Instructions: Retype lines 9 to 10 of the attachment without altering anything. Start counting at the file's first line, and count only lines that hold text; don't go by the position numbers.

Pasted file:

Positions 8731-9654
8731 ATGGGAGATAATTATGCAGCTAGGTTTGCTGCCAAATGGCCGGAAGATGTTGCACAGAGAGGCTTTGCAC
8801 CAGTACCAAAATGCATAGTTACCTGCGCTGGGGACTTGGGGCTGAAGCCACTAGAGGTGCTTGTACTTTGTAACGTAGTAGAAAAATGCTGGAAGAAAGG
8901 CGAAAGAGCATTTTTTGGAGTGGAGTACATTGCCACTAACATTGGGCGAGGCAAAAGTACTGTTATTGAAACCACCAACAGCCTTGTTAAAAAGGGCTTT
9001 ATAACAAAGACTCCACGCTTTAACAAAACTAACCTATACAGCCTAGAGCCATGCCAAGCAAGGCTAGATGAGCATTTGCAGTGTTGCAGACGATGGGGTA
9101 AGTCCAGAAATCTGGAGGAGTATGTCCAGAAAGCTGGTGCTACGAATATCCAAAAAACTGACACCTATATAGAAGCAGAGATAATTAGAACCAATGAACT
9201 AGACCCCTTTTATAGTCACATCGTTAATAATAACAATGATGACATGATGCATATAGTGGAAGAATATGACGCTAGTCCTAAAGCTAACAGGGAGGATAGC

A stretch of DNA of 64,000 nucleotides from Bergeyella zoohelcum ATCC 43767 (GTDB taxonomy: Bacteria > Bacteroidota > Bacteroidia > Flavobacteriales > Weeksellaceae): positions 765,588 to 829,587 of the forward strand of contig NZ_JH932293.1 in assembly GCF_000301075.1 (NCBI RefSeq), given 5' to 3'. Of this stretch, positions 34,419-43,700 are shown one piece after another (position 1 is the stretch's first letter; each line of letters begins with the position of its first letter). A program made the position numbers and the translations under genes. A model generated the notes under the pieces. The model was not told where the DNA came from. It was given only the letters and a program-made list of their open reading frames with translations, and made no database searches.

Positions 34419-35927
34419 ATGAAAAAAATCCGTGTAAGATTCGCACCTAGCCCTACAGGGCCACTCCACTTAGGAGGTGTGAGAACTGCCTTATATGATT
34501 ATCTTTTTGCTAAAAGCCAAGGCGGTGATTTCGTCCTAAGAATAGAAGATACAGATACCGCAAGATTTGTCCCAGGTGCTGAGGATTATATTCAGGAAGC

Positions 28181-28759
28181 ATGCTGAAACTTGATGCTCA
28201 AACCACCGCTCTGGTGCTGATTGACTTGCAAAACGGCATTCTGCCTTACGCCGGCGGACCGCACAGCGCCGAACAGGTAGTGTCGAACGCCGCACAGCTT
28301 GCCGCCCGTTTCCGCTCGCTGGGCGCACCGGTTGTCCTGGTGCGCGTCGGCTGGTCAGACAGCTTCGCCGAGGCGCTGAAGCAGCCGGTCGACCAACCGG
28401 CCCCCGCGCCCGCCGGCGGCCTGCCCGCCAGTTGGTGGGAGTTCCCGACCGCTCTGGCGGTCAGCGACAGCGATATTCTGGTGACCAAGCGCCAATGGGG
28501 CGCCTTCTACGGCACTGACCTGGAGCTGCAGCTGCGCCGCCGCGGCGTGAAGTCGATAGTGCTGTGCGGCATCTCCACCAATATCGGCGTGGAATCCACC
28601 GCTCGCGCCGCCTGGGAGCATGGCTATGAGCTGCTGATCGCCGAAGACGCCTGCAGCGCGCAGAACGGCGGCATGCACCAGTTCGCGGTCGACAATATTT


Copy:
Positions 34419-35927
34419 ATGAAAAAAATCCGTGTAAGATTCGCACCTAGCCCTACAGGGCCACTCCACTTAGGAGGTGTGAGAACTGCCTTATATGATT